I woke this morning with thoughts about team management, prompted by some comments about how the PM had dealt with a new clutch of poor judgments and decisions by some Cabinet ministers. A noted former journalist described his actions as ‘decisive’ and I disagreed.

I guess if one takes decisiveness as quick decision making that might pass; but not if you take it to mean things done in a conclusive manner.

In summary, my view on lack of decisiveness was a simple tallying of what had happened to Cabinet ministers found to be at least wanting in judgement. Bar one, they were first reassigned to, or had their responsibilities reassigned within, the Office of the Prime Minister as ministers without portfolio. Many wags were quick to call this the ‘naughty corner’ or like being ‘put into detention and told to write lines’. As columnist, Daniel Thwaites, put it today-Of The Intertwined And The Closely Affiliated:

assigned to that holding pen for the aged, the infirm, those who have been allegedly involved in some project or the other, and those charged but not convicted. It’s a place formerly known as the Office of the Prime Minister (OPM).

For those who cannot recall:

Karl Samuda (now just back as Education Minister), Andrew Wheatley, Daryl Vaz and now J.C. Hutchinson have met this fate since 2016; the latter two in the past few weeks, having publicly been criticized for “poor judgment” by the PM.

One of my concerns is simply that with collective responsibility in government, these people have been retained in Cabinet and as such are still part of the decision-making process. Shuffling people to an area of unspecified responsibilities or reassigning their Cabinet responsibilities isn’t decisive. It could even be described as deceptive, and as action goes is much less meaningful. We don’t see enough of the inner workings to know whether such moves are in fact sine cure positions.

To my mind, there’s a incongruity in chastising a team member for poor judgment and retaining their judgment in your decision-making process.

Many styles of team management exist and it’s not clear that politicians have any particular one in mind when they assume the highest office, especially of they haven’t been leaders of large teams. As this is the Caribbean, it’s likely that they see themselves as cricket team captains, where the expectations are that all things on the field of play are yours to determine, maybe in conjunction with a coach/manager, but you handle the details of what people do and where they play. It’s very ‘hands on’ or delegation on a short leash. As in cricket, more than many other team sports, you’re stuck with the team selected-no substituting. You hope the selectors got the picks right, and you do with them the best you can. You may wish, in the conditions, that you had a different line-up, but too bad. Football, or many other sports, allow you at least ‘a bench’ with other good players reader to call on for a range of reasons.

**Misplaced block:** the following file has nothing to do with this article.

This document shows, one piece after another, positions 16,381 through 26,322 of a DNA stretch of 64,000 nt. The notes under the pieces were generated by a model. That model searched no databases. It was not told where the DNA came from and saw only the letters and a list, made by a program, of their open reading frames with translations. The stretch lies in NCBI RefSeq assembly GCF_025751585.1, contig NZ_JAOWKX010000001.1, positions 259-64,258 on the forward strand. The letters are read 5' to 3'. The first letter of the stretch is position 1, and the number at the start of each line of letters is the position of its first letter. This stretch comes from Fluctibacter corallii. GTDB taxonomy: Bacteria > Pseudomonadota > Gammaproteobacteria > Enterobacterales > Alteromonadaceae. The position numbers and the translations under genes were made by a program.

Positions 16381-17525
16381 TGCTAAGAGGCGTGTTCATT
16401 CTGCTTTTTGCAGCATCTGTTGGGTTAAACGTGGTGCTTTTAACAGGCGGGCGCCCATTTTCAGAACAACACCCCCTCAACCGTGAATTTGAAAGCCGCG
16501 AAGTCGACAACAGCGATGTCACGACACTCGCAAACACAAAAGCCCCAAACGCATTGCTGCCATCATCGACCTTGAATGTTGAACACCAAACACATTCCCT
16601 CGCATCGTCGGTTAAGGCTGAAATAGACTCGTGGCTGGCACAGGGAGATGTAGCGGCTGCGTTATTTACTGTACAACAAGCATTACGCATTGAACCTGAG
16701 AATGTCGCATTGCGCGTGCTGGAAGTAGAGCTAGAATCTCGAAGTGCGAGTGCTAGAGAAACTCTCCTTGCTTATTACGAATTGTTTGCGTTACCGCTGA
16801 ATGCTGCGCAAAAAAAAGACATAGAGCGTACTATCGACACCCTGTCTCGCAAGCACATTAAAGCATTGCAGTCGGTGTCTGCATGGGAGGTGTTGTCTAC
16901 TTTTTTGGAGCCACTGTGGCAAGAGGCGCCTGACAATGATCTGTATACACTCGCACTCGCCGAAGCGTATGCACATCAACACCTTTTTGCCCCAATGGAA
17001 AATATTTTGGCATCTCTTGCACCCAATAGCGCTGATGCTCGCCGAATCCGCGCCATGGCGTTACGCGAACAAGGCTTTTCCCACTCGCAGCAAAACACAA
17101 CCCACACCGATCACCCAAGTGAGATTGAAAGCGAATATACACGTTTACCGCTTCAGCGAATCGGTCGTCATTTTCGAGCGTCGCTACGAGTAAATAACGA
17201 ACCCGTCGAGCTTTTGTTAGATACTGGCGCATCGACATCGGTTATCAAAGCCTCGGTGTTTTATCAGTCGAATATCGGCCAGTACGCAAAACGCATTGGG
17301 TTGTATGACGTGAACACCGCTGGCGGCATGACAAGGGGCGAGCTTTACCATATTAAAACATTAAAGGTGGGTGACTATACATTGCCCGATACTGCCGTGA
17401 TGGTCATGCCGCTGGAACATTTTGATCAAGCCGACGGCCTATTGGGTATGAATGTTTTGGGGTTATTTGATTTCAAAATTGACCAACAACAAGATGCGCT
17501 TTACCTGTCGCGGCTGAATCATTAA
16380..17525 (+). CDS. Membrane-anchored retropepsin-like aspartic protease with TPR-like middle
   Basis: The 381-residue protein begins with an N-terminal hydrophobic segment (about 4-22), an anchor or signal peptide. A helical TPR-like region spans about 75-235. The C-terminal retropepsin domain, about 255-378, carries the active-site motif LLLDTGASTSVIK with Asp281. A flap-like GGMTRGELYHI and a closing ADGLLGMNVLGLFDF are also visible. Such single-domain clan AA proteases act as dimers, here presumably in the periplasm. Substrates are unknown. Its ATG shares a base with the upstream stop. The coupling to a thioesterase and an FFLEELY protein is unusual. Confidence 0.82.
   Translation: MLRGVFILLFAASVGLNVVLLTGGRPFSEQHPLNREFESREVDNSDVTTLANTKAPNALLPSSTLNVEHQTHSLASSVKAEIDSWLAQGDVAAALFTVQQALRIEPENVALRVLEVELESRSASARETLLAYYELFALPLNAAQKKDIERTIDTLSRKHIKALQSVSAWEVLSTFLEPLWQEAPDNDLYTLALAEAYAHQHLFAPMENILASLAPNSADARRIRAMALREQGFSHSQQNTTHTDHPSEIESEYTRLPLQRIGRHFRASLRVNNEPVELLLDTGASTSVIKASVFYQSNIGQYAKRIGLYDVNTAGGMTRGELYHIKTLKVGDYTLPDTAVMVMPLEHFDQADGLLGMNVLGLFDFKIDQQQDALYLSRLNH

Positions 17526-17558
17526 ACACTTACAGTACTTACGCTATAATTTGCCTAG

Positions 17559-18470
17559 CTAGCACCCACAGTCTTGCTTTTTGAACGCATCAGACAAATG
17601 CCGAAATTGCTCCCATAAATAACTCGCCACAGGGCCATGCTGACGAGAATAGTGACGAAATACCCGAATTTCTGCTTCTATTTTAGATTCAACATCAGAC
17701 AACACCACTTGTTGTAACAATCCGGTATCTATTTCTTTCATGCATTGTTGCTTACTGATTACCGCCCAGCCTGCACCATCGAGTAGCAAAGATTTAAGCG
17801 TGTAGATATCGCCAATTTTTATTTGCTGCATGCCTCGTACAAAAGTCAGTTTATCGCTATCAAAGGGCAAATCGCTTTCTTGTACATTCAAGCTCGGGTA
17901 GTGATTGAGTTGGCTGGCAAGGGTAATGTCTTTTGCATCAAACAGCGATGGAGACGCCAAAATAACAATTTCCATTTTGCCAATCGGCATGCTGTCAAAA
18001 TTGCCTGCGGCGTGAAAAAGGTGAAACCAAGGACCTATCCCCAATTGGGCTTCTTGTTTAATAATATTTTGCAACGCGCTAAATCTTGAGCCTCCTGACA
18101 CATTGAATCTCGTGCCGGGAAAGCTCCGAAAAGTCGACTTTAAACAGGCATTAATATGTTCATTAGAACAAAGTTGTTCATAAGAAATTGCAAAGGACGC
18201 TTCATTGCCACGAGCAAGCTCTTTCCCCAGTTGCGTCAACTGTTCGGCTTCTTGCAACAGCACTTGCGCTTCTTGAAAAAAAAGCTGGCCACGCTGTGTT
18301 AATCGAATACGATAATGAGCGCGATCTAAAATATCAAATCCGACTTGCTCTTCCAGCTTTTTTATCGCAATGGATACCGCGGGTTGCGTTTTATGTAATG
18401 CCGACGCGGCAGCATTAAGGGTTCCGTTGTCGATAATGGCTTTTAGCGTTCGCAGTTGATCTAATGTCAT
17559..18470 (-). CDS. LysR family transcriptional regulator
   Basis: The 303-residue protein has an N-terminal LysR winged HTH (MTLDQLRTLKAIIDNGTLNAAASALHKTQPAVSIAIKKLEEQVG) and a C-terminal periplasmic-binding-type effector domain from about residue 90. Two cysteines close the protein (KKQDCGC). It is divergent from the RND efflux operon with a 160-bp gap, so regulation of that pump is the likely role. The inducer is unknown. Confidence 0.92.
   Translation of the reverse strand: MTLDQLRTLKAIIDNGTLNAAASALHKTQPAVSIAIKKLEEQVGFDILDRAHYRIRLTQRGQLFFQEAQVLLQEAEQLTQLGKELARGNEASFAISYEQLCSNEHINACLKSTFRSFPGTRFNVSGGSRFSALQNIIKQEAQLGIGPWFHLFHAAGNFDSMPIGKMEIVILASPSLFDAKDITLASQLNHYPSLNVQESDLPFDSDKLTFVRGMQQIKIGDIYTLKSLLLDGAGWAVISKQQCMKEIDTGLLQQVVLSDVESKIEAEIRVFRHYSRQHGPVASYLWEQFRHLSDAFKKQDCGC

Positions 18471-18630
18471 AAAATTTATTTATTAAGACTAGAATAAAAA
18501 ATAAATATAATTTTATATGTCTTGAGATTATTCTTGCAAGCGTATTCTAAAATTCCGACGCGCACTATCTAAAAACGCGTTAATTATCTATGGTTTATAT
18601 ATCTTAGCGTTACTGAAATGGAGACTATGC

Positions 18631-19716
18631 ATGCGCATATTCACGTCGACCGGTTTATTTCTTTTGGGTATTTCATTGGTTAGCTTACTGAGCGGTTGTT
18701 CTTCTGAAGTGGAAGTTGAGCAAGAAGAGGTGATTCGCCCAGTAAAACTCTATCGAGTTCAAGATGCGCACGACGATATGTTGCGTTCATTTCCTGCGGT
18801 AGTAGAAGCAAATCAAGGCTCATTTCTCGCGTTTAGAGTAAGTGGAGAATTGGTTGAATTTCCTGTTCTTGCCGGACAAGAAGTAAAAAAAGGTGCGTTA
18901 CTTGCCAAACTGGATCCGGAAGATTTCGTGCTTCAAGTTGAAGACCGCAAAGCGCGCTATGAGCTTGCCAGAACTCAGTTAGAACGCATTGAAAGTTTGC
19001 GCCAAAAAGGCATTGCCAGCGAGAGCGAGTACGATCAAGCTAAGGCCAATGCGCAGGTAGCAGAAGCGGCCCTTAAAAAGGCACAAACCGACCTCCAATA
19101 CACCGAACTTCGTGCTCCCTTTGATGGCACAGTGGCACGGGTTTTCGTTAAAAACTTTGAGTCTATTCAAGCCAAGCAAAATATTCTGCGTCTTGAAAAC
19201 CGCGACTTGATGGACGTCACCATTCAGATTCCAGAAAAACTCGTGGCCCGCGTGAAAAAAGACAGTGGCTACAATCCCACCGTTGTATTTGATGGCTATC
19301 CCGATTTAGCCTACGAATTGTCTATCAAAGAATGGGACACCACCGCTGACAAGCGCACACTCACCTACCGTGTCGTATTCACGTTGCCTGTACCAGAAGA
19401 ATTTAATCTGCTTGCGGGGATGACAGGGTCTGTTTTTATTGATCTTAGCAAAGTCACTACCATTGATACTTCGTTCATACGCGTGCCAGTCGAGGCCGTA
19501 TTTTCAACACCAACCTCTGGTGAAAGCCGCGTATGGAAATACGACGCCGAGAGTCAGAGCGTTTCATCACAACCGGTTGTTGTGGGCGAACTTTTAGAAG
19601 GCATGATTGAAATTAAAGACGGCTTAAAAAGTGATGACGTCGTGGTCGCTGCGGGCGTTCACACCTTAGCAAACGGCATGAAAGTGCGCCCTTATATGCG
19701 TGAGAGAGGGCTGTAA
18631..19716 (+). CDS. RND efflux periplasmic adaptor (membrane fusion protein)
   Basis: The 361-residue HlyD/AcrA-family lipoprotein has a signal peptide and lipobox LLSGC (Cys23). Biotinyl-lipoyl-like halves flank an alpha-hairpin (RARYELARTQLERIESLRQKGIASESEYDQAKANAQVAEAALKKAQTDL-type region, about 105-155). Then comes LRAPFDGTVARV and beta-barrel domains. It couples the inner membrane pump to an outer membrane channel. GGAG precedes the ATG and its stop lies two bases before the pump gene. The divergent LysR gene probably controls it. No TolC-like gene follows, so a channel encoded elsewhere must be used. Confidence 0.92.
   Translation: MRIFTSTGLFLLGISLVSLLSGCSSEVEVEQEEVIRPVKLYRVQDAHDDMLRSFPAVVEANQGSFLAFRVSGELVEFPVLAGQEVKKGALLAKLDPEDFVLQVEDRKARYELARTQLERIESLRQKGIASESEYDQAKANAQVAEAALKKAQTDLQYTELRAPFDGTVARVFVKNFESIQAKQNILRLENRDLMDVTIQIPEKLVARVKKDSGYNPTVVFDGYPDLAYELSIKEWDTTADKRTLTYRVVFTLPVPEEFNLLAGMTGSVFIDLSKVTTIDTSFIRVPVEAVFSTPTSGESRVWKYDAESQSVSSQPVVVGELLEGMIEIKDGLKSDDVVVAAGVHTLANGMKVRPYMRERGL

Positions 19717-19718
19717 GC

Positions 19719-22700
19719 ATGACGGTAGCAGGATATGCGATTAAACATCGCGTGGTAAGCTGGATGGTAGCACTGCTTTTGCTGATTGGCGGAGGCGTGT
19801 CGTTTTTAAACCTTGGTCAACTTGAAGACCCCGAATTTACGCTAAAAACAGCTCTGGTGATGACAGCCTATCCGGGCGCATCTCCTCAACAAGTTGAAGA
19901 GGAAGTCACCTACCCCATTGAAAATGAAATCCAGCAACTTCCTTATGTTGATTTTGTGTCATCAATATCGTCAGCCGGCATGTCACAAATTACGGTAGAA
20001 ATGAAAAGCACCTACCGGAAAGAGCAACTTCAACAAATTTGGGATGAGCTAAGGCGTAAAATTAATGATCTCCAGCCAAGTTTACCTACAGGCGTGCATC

Well, cricket matches last at most 5 days; governments last for a much longer time. Honestly, it’s hard to see or justify why some of these ministers were not summarily dismissed from Cabinet, except for the precarious position that numbers play, more so in a Parliament where the government had a razor-thin margin at the outset. I suspect that the thinking in that situation still prevails, even though the margin is a little easier. Clearly, the idea of ‘bad apples’ spoiling the barrel seems to be of little concern. Then again, what’s to spoil?

Another thought rolling through my mind was dissatisfaction with the ‘Westminster’ model of government that Jamaica inherited and has left essentially unchanged. The concerns were several:

We don’t elect PMs; we elect an MP who happens to lead a party and if his/her party wins the majority of seats, he/she is (usually) nominated to form a government. So, in practice, our elected leader is first the choice of a party alone and then selected by default having been voted in by only his/her constituents. It’s always seemed ludicrous to me to have national leaders chosen by such a cockamamie process.

Cabinets are too large. In small countries, the immediate problem is that the portfolios have to be shared amongst a small number of capable people, who are not elected for their ability to manage anything. Inevitably, that leaves a PM having often to ‘scrape the barrel’ to find good people and is loathe to lose any, especially if they have become trusted confidants.

For the moment, my concerns may fizzle, because as more are noticing, elections are due, and with each passing day, must be coming sooner. So, the apple cart wont be toppled over in a hurry. Will all of these ‘holding patterns’ get shaken up after, if the government maintains its hold? Your guess is as good as mine, but I think it could be arrividerci for more than a few.